Review: Pygmalion by Moot House Players
Lifestyle / Tue 14th Jul 2015 at 07:11pm
Review by Gary Shaw
Moot House Players 8pm on July 9th, 10th, 11th.
Moot House, The Stow, Harlow.
“At the end of six months, you shall go to Buckingham Palace in a carriage, beautifully dressed.”
Bernard Shaw’s Pygmalion derived its name from a Latin narrative poem, Ovid’s Metamorphoses, in which Pygmalion is the main character. It was then adapted to become the 1956 Broadway musical My Fair Lady, and shortly after in 1964 the Hollywood film of the same name starring Rex Harrison, with Audrey Hepburn in the title role.
It’s now the turn of the Moot House Players to stage this wonderful play. Anyone new to the story will receive a great introduction via this production and anyone who only knows of it from the musical is in for a treat.
Pygmalion is the tale of two old gentlemen who meet one rainy night in Covent Garden. Professor Higgins (Geoff Leeds) is an expert of phonetics, and Colonel Pickering (Michael Branwell) is a linguist of Indian dialects. The first bets the other that he can, with his knowledge of phonetics, convince high London society that, in just six months, he will be able to transform the Cockney flower girl, Eliza Doolittle (Kerry Rowland), into a woman as sophisticated and well-spoken as a duchess.
Ignoring the doubts of his housekeeper Mrs. Pearce (Claire Quley) and the appearance of Eliza’s conniving father Alfred (Michael Rees), Higgins sets about to tutor Eliza to speak more eloquently. Two trials for his work then follow: the first at the house of Higgins’ mother (Jenny Southwell), where Eliza is introduced to the Eynsford-Hills, a mother (Catriona Macleay), daughter Clara (Abbie Taplin), and son Freddie (Connor Hughes) who is instantly attracted to her and is amused by her “small talk” whenever she slips into Cockney.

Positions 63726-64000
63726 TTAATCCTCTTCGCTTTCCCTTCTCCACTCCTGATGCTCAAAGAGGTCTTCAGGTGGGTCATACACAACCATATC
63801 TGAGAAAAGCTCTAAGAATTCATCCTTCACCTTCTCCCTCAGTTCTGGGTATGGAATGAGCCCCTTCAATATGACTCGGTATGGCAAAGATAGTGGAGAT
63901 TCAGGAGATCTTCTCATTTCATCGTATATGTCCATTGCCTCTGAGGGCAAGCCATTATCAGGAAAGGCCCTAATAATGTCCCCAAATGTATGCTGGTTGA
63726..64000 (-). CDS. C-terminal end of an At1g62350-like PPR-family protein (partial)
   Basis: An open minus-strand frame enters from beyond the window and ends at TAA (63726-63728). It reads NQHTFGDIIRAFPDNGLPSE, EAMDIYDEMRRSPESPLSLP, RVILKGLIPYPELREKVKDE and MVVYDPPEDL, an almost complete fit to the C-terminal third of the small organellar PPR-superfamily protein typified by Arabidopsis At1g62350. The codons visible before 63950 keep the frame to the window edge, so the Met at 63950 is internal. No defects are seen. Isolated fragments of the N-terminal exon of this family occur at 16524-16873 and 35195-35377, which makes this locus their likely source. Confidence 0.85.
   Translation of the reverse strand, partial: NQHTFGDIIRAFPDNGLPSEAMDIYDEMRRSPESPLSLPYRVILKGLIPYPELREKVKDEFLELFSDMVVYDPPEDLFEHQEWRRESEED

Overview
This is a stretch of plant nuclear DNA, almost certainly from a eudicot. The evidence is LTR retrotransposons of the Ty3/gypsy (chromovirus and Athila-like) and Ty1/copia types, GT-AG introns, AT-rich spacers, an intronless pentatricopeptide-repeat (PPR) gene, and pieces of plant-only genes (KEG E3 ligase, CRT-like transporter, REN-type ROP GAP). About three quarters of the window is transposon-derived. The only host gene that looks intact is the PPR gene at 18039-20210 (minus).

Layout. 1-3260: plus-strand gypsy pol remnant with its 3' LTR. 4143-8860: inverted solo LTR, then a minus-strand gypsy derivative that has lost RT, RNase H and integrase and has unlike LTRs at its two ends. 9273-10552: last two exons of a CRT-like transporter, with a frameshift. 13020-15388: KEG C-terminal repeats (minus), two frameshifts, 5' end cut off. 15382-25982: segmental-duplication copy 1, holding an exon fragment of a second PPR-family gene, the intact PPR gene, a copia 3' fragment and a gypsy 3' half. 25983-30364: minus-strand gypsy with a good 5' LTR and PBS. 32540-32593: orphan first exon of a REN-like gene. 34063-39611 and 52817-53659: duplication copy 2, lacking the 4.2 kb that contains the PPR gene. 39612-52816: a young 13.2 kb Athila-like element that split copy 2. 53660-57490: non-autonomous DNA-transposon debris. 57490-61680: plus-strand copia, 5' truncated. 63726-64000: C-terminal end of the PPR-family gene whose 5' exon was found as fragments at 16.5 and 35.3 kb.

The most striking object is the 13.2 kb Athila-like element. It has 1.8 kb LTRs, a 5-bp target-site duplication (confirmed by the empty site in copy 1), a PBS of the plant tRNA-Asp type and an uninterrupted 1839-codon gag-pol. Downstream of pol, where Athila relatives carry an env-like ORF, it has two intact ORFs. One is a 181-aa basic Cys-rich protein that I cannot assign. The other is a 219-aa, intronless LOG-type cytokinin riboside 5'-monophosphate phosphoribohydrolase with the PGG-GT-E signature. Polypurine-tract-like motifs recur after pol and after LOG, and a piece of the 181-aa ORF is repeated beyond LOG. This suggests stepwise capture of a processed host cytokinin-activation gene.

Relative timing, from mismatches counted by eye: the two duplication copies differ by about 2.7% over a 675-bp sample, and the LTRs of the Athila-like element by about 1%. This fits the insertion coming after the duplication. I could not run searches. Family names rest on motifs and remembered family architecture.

The second trial is a day spent with Higgins and Pickering, first at a Garden Party, then a Dinner Party and finally a visit to the Opera. Was it a resounding success? Has Eliza risen about the impoverished and uncultured existence she once knew to be accepted by high society, with the promise of a better life? Only one way to find out. Well, there is always the internet, but it’s much more enjoyable to go see this wonderful live production!
“I have created this creature from the squashed cabbage leaves of Covent Garden”.
Kerry Rowland is an absolute delight to watch throughout. I do hope she continues to perform with the Players, as she is indeed a very talented actor. The partnership of Geoff Leeds and Michael Branwell perfectly portray Higgins and Pickering and often have some of the funniest lines. Stalwarts of the Moot House Players Michael Rees and Claire Quley deliver fine performances as always. I’ve not seen Connor Hughes at Moot House before, but let’s hope he’s now a regular, as he did a fine job as Freddie. Also special mention to Angela Hodgson, Seb Ellson and Michael Caswell for their appearances within the production.